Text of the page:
Uuuuuugh. My head just flopped backwards at a 90-degree angle. My tongue fell out of my mouth. And nooo, it’s not because of the margarita I’m drinking. Here’s all I need to say to the person who tells me “Done is the engine of more”:  fuck you.


This isn’t a one-liner but an inspire-you list someone posted to Facebook, so I’m going a little off-message — but bear with me. A fellow named Jeff Foster apparently wrote some “truths” about suffering. He says things like this. “Circumstances cannot make us suffer… You could probably boil all of your suffering down to this: ‘I want to control this moment but I cannot.'”

Yeah. Tell that to victims of violence, of torture, of war, of famine, of cancer, of all manner of disasters and vicious diseases. I bet most of them disagree.

This guy also talks about “innocent energy clouds.” Oooooh (eyebrows up). I’m crossing the street when I see Jeff Foster walking down the sidewalk toward me, because otherwise I will want to sock him square in the face and tell him this. Jeff, my friend, you are a complete asshole and a thoughtless lout. Circumstances CAN make us suffer, even when we know we can’t control the shit that’s happening. I have a neighbor whose young son was in the ICU for days with whole-body staph-like infections. There were question marks. It was horrible and scary, and those circumstances made her family suffer. I have a friend suffering from a brutal auto-immune skin condition that makes him experience pain like a burn victim, and the treatments have been awful and it’s all very difficult. His suffering is circumstantial and REAL. Even if he accepts that he can’t control the moment, he will continue to suffer until his condition is brought under control.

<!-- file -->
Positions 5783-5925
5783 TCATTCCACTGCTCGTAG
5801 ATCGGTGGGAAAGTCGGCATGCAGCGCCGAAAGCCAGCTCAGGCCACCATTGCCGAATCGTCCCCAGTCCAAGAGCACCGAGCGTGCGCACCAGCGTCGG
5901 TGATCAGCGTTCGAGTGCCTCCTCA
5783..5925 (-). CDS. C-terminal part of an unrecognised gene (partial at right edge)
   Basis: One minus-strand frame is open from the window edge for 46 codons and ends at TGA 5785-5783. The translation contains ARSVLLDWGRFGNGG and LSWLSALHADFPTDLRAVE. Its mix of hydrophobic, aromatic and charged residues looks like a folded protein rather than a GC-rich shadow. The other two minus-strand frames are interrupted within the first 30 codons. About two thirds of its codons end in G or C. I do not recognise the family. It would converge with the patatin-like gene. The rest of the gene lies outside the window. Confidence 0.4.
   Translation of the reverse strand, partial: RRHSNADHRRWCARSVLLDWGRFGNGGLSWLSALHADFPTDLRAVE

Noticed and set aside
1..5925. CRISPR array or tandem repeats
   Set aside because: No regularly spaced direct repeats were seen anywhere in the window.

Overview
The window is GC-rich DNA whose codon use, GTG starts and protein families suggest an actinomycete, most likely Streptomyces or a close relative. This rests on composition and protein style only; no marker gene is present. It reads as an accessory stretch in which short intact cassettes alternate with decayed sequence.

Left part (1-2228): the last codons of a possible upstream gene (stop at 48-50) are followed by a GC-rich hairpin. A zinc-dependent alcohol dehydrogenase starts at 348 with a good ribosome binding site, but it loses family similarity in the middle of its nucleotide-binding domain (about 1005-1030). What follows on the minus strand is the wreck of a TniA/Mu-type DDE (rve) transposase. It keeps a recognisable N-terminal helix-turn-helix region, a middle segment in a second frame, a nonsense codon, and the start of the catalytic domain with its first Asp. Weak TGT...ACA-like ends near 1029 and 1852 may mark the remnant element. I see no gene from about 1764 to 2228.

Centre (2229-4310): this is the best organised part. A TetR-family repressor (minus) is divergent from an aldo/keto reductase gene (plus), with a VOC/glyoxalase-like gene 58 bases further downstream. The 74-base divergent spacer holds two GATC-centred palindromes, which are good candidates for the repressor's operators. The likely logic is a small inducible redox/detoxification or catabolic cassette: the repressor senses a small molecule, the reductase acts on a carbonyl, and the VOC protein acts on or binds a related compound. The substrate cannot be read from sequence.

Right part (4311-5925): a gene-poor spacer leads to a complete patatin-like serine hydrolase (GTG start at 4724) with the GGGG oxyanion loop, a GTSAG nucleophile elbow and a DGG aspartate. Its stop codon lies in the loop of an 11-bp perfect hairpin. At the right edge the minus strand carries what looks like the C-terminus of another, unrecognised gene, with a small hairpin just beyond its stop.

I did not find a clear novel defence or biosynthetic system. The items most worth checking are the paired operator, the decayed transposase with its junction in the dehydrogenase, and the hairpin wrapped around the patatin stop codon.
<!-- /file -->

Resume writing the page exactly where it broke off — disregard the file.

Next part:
Can these folks survive what’s going on with grace and acceptance? Of course, and they are. But not with platitudes and false one-liners. They are struggling, fighting to find a path that brings light and hope into their lives. I love them for it. I love them for sharing their suffering and their needs and their journeys, without faking like they’re okie-dokie.

I mean, I get it. If you’re talking to first-worlders who bitch and moan about their opulent lives without having any real trouble to speak of — say, first-worlders who are, I don’t know, grumpy for no reason — then making the point that we, I mean, they shouldn’t be “suffering” is great, because really, we have it good. And I guess it doesn’t work to paste the following one-liner over a picture of a happy polar bear mommy rolling in a snowy bank with her two cubs: “Get over it. Your life doesn’t suck.”

* * * * *

I understand that I’m probably outside the mainstream. Some people need these one-liners to cope with tough moments. But it doesn’t work for me. If you want to inspire this grumpy girl, you’ll need to get really specific and really plain-spoken. Like this:

Have you looked in the mirror lately? (motivation) Get a haircut.  (inspirational directive)

You smell bad. (motivation) Go take a shower right now. (inspirational directive) (Anthony uses this one on me regularly. It works every time – I go straight to the shower.)

You don’t help other people enough. Go volunteer some time for a charitable cause.

You’re really grumpy.  But it’s okay, I still like you. (See? I told you I was an optimist.)

* * * *

Now that I’ve gotten all that off my chest, I’m realizing what a downer I am. I need to change. I need to see myself a new way. I will imagine a different me. This year, I’m going to start over. Because every day is a new day. Every day is the beginning of the rest of my life. And I have the power. I am the master of my feelings. Love can lift me up. Acceptance can bring me closer to happiness. I can make a difference. I just need to smile a little more, because everyone smiles in the same language.

One thought on “grumpy about inspiring inspirational inspirations

  1. I love this post. You’ve stated so eloquently the feelings I have when I read this kinnd of pap. You’ve inspired me today. 😉